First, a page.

Arguing that this is a proper use of the fair hearing procedure, plaintiff quotes certain language from the opinion of our Supreme Court in People v. Sims, supra, 32 Cal. 3d 468, which held that the state may be barred by collateral estoppel from prosecuting a person for welfare fraud when he or she has been exonerated of that charge in an administrative fair hearing. Of relevance to the issues here, the court stated: "As this court recognized in McGee [People v. McGee (1977) 19 Cal. 3d 948 [140 Cal. Rptr. 657, 568 P.2d 382]], the Legislature has apparently determined that since public assistance provides recipients with only the most minimal standard of living, recipients suspected of fraudulently obtaining benefits are entitled to some protection from criminal prosecution. (People v. McGee, supra, 19 Cal.3d at pp. 963-965.)  Accordingly, the unique statutory scheme set up by the Legislature establishes a policy in favor of resolving AFDC fraud cases outside the criminal justice system. (Ibid) The state must seek restitution by request or civil action before initiating criminal proceedings in cases involving certain categories of AFDC fraud. (§ 11483.) When a request for restitution results in a fair hearing determination by the DSS that no fraud has been committed, that decision should collaterally estop a criminal prosecution for the same charge. To hold otherwise, this court would have to ignore the safeguards afforded welfare recipients by the Legislature." (People v. Sims, supra, 32 Cal.3d at p. 489.)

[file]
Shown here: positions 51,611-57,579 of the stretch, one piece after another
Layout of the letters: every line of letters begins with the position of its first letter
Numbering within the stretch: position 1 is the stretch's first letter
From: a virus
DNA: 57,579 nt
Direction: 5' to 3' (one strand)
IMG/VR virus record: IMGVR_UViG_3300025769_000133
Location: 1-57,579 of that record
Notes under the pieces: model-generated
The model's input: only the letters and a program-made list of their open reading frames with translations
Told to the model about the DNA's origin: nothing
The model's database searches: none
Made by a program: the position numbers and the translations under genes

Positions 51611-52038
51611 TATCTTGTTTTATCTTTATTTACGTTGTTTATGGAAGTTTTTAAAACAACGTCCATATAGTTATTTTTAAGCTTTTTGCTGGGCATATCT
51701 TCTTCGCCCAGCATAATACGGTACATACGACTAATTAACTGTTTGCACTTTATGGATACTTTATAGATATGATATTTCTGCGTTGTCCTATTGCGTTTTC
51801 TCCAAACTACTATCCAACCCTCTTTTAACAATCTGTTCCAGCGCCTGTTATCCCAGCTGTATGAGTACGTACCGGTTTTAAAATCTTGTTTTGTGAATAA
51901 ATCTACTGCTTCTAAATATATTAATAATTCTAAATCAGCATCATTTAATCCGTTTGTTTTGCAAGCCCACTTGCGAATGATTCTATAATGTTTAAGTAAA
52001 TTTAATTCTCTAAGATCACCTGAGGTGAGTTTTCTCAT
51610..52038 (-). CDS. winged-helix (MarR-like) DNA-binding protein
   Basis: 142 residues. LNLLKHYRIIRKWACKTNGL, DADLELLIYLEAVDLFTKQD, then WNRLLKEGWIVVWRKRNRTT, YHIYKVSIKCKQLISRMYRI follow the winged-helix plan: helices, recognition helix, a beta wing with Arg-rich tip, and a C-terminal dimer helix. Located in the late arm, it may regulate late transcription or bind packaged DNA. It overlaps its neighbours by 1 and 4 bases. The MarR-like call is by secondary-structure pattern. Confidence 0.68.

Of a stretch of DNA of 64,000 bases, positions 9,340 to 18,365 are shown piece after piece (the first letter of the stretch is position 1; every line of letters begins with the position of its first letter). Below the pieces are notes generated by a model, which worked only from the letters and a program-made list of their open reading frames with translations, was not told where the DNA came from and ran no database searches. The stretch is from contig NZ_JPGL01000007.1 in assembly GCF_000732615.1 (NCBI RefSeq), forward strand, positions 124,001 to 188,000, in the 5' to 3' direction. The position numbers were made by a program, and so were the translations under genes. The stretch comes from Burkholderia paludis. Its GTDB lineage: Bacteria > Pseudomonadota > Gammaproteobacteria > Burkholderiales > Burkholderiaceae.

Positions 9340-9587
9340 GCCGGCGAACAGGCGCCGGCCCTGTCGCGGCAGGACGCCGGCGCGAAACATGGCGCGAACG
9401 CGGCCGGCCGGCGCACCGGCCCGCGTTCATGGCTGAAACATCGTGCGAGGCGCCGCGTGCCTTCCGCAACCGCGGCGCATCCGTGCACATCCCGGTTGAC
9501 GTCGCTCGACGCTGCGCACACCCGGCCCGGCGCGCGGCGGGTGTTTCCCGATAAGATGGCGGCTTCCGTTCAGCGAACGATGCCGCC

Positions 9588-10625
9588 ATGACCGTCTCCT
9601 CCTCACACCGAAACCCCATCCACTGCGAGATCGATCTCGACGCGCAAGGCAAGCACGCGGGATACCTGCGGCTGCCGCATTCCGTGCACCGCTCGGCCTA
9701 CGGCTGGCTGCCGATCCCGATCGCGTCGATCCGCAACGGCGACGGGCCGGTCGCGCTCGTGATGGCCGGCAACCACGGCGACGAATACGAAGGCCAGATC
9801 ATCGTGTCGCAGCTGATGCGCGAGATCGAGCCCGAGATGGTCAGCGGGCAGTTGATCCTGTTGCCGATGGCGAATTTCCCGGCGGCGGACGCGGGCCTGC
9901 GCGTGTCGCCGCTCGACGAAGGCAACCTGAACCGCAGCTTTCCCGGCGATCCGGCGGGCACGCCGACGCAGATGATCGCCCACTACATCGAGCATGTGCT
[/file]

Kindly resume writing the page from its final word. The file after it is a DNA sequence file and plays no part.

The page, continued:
Plaintiff cites a portion of this passage for the proposition that all AFDC fraud cases should first be litigated in administrative proceedings, but this is a misreading of Sims. As Sims recognized, the Legislature has required an attempt to obtain restitution as a prerequisite to bringing criminal charges only in "cases involving certain categories of AFDC fraud." (Italics added.) Indeed, after the decision in McGee, the Legislature amended section 11483 of the Welfare and Institutions Code to further limit the kinds of cases in which an attempt to obtain restitution would be required: "Section 11483 was amended in 1979 so that now an attempt to secure restitution prior to [183 Cal. App. 3d 158] bringing a criminal action is only required where a person is charged with failing to report not more than $2,000 of income or resources or failing to report the presence of one additional person or persons in the household." (People v. Sims, supra, 32 Cal. 3d 468, 475, fn. 4.)